Find Your Feet

Find Your Feet

It’s hard to keep from smiling when you’re tap dancing. I learned that the easy way during an outdoor tap lesson with Alexis Robbins and a group of her dedicated followers one recent afternoon in East Rock Park.

Robbins obviously feels the same way. She’s smiling and laughing throughout the class, and so are her regular students. We’re set up in the College Woods pavilion due to a threatening sky, but usually you’ll find Robbins somewhere near the corner of Livingston Street and Cold Spring Street, where she lays rectangles of gray painted plywood on the ground (what fun would it be to tap in the grass?), and a musician or two shows up to accompany the class.

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This afternoon it’s Dylan McDonnell with his saxophone. He opens with “On the Sunny Side of the Street” as if to ward off the clouds, and Robbins takes us through some easy warmup paces, heels and toes tapping separately and slowly in time to the music. (Tap shoes are a plus but by no means required.) Pretty soon, though, she’s easing us into the steps to the shim-sham shimmy, tap dancing’s “national anthem.” The steps, circa 1930, are canonical today, and tap shows often end with a chance for the audience to get up and shim-sham along.

The first eight bars are easy enough to learn, but by the second of four parts, my brain is working as hard as my feet. In fact, Robbins says, that’s one of the best reasons to learn how to tap. “It is so good for your brain,” she says. “You are doing math, you are moving your body, you’re actively listening, connecting listening to what you’re physically doing.”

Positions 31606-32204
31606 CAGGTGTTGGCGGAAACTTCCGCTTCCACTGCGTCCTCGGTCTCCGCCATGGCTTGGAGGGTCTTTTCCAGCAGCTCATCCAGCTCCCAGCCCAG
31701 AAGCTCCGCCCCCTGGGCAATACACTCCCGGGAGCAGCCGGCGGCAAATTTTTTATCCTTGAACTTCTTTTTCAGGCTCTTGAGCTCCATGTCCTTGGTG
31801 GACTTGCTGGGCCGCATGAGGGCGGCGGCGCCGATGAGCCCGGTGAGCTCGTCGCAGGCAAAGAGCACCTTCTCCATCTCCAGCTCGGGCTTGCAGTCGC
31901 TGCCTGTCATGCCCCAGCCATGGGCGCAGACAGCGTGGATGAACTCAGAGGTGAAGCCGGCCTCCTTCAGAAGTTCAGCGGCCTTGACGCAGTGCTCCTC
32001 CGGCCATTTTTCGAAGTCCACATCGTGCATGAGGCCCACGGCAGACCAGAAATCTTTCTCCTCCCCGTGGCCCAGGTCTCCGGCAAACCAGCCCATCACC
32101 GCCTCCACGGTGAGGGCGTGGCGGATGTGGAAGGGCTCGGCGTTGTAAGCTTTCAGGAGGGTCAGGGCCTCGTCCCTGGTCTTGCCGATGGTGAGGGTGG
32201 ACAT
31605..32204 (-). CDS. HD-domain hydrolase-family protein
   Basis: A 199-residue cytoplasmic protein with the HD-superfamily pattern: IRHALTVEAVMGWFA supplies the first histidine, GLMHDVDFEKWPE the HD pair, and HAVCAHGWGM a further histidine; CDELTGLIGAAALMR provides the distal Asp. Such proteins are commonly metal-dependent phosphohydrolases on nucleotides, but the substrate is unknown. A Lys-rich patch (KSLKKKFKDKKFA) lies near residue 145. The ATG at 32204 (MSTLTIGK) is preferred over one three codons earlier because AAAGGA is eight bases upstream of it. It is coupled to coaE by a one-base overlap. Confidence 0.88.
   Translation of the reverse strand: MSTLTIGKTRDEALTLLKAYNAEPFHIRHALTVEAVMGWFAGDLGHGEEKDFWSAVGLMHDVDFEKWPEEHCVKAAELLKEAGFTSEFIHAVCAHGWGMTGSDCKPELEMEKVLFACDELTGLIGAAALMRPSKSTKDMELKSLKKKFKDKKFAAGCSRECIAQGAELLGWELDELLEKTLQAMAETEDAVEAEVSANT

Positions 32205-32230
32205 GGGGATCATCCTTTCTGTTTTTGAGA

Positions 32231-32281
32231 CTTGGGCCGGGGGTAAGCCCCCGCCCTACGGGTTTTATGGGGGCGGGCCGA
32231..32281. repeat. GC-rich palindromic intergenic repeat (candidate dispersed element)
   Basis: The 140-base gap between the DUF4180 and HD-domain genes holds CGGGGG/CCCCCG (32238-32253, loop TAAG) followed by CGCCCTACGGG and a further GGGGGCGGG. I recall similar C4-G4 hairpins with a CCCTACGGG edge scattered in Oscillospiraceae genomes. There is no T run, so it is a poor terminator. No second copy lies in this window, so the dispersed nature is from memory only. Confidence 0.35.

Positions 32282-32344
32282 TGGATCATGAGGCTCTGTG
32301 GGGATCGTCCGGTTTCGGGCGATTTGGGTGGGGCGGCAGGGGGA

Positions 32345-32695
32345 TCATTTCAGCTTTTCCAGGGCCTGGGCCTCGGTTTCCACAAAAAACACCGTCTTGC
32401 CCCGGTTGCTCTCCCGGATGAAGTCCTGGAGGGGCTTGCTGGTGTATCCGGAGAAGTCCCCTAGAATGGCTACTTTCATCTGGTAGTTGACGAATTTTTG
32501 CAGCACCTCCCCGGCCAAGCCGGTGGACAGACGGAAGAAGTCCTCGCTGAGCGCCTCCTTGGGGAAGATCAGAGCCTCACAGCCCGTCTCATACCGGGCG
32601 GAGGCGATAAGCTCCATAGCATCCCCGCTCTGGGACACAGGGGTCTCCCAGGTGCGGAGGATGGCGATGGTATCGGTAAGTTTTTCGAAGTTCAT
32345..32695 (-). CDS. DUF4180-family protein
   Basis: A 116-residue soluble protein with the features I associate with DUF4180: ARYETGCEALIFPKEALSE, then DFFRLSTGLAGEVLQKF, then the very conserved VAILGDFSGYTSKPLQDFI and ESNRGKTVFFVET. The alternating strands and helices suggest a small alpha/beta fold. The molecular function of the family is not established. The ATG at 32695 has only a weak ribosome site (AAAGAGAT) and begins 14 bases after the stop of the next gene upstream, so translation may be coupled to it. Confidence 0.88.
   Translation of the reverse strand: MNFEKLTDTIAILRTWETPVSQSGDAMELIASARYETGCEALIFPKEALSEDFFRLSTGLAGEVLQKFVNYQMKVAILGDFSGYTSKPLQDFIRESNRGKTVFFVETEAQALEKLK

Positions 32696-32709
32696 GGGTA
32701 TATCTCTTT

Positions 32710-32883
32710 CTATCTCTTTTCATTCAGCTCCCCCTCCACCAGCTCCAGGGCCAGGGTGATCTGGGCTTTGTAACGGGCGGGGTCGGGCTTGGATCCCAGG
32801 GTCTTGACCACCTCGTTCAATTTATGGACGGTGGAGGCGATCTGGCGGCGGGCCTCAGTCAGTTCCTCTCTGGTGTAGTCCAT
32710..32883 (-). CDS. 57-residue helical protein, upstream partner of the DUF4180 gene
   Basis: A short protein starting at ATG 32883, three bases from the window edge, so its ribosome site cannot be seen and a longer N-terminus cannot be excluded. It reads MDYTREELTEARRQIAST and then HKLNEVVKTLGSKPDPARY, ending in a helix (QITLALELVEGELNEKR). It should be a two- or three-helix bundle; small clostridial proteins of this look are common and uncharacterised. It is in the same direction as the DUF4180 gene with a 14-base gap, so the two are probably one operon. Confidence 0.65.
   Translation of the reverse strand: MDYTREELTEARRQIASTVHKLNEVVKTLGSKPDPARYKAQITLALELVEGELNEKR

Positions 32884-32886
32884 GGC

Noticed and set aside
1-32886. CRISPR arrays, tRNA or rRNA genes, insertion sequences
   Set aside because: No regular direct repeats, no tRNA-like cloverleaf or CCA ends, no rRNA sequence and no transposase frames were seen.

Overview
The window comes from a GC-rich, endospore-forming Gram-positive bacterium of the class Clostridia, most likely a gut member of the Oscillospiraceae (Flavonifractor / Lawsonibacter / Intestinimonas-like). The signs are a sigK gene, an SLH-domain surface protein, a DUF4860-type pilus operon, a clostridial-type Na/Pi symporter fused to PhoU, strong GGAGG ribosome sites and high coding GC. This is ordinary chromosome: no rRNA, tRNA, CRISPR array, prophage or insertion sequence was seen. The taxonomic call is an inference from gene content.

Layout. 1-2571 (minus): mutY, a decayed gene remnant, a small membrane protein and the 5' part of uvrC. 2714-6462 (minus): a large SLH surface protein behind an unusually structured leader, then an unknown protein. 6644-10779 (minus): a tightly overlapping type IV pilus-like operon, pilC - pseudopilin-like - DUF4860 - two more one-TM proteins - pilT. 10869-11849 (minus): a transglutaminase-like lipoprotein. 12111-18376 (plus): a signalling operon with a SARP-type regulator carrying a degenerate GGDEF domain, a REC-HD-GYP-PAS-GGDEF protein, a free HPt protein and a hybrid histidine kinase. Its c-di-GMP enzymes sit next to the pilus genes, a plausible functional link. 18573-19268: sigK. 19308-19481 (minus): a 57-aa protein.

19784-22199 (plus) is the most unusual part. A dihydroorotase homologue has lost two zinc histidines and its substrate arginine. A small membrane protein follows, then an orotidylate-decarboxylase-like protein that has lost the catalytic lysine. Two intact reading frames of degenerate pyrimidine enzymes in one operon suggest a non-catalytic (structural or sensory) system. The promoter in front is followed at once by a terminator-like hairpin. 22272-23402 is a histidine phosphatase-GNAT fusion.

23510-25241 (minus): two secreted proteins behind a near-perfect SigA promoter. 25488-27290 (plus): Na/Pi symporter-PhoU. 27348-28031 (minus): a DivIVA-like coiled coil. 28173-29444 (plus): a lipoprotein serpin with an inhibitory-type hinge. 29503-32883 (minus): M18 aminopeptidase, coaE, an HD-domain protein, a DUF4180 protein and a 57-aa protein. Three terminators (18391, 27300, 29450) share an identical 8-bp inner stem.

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Robbins hails from Rhode Island, where she first took dance lessons as a kid. She holds degrees in dance and exercise science, and since moving here from Brooklyn with her husband in 2018—reluctantly at first, though now she’s “in love with New Haven”—she’s been teaching lessons in tap, contemporary and jazz dance from various studios in Erector Square. The pandemic forced her online and then, last summer, outside. While the classes are geared toward adults, anyone can join in, and for a while on this afternoon, three kids waiting to be picked up from camp do. One of them takes to it like a natural. We have other visitors, too: a dog running in to see what we’re doing and a swallow bombing through the pavilion.

In addition to teaching both outdoors and in, Robbins is a choreographer with her own studio, kamrDANCE, and a musician who accompanies local bands with her tap beats, often improvisationally. Tap dancing is an American art form, Robbins notes, with African-American roots, and improvisation is part of the deal. So once we’ve flim-flammed our way through the shim-sham, it’s time for some improv. “You’re just gonna be you, and it’s gonna be great!” Robbins calls out. We take turns around our semicircle of dancers—eight bars each, then four, then two. Then Robbins throws in a twist: Make the previous dancer’s last step your first step.

“You can be a beginner forever,” she says when we’re finished. I’m certain she’s right about that. But you’ll also have a ton of fun learning.

Alexis Robbins | adult outdoor tap classes
Livingston St and Cold Spring St, New Haven (map)
July 22 5:30-7:30pm, July 28 5-7pm, Aug TBD
Pay what you wish.

Written and photographed by Kathy Leonard Czepiel.

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